The green reliable continuous power provided by geothermal technology has made these forms of renewable energy the first choice of utilities and consumers across the western United States.

Based on conservative estimate the western Governors Association expects the geothermal energy base over the next decade to grow to 12 states with a five fold increase to 15,000 MW and a concomitant increase in well paying technical jobs. Nevada is expected to provide 20% of this increased capacity.

The other renewable technologies such as wind and solar are expected to experience comparable growth. We in the renewable industry in Nevada expect the UNR renewable energy center to become the educational base for the renewable and geothermal technical professionals.

The Redfield Campus has the unique distinction of being located adjacent to one of the most important geothermal projects in Nevada. The Ormat Steamboat Geothermal Complex, located within the Reno city limits, is now producing approximately 70 mw and is expected to grow to some 90 mw by 2008. This power is sufficient for over 110,000 homes.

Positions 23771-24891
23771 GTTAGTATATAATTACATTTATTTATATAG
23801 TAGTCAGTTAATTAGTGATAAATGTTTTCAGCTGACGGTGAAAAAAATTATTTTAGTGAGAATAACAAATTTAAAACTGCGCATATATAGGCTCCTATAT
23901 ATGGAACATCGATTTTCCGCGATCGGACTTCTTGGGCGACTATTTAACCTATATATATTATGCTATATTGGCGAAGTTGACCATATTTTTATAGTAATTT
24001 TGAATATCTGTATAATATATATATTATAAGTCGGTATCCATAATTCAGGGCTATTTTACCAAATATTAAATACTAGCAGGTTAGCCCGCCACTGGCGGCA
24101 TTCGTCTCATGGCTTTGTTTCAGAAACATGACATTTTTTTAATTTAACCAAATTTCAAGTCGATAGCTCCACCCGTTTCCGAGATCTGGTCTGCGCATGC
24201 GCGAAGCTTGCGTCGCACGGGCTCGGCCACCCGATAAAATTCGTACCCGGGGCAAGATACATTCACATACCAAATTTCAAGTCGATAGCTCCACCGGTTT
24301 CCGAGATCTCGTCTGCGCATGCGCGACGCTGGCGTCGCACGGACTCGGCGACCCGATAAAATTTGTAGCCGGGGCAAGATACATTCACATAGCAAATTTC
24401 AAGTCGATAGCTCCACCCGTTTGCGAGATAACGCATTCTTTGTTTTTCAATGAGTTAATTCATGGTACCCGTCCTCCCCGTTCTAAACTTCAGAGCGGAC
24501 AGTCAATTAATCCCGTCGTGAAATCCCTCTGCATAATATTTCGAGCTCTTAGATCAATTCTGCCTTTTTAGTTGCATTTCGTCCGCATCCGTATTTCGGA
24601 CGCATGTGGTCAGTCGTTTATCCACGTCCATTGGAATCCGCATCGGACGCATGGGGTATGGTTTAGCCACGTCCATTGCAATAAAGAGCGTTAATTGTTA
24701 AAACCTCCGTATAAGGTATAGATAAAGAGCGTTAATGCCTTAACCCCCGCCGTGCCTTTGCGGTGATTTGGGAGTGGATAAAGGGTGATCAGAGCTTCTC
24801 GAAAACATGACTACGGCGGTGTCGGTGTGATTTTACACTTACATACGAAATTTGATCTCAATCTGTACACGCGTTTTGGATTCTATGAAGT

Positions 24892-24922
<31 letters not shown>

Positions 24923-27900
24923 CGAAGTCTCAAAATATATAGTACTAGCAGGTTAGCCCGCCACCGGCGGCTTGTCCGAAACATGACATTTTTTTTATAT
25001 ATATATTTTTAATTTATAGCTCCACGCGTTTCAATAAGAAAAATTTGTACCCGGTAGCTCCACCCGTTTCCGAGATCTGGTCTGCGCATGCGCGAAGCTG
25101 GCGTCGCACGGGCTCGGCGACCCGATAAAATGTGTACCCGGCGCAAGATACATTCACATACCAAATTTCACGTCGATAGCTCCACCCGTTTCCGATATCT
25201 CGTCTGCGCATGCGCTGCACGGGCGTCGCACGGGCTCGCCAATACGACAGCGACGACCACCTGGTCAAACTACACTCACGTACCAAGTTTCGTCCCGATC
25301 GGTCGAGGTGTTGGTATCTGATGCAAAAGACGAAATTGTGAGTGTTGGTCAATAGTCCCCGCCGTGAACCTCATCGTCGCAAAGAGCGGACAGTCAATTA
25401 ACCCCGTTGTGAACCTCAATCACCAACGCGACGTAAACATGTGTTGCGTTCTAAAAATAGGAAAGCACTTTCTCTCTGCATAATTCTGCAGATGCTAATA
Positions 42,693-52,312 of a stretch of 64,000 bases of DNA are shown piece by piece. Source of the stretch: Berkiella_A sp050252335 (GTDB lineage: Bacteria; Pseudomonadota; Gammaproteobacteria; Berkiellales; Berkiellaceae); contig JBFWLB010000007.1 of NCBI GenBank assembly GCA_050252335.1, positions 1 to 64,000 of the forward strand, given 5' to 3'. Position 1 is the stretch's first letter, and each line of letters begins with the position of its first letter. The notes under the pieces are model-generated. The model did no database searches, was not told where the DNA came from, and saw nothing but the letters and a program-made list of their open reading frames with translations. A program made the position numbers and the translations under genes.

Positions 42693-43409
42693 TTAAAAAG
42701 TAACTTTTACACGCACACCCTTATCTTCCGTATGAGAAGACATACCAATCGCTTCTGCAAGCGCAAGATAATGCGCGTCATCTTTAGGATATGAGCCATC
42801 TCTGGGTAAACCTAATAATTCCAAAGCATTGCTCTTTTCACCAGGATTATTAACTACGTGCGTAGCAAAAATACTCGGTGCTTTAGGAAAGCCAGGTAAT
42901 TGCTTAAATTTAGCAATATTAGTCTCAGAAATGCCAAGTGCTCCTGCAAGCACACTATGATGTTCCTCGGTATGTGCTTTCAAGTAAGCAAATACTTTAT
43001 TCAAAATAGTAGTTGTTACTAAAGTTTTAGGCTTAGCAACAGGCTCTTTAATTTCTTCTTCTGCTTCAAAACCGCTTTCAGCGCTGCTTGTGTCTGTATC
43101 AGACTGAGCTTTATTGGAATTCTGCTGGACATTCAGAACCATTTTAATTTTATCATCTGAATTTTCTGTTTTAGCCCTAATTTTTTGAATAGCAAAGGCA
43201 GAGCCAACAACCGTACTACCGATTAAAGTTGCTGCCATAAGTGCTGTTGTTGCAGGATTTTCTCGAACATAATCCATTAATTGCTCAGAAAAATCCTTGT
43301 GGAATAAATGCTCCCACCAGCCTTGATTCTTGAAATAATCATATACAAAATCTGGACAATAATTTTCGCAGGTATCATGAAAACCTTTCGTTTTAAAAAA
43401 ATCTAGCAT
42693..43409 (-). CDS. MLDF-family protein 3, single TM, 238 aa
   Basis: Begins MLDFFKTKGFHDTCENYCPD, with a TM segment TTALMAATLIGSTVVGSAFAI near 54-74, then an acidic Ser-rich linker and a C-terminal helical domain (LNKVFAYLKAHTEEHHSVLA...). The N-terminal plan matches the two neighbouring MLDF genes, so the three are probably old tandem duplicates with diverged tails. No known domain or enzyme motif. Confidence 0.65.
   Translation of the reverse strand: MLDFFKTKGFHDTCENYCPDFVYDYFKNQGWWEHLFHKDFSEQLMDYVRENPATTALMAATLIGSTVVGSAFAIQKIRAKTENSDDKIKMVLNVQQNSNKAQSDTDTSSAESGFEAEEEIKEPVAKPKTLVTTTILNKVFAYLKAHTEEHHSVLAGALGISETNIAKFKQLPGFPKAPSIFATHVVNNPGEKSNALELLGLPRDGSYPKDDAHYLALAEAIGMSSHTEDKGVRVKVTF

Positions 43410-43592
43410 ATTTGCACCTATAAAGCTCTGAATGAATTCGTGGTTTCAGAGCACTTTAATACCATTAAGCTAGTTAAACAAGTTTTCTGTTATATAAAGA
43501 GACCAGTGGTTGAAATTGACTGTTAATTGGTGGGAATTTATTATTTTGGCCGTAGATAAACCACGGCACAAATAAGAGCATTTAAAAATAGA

The University of Nevada, Reno and Truckee Meadows Community College students who participate in the unique renewable and geothermal educational programs will in essence have the Steamboat Geothermal Complex as a field laboratory.

In addition we at Ormat are pleased to announce our support for a University of Nevada Public Renewable Energy Visitor's Center at the Redfield Campus which may be used by the region's educational system.

In summary, the partnership of the University of Nevada, Sierra Pacific Resources and Ormat is like the proverbial alignment of the stars which predicts a bright future for young people who will start their clean energy careers at the renewable energy center.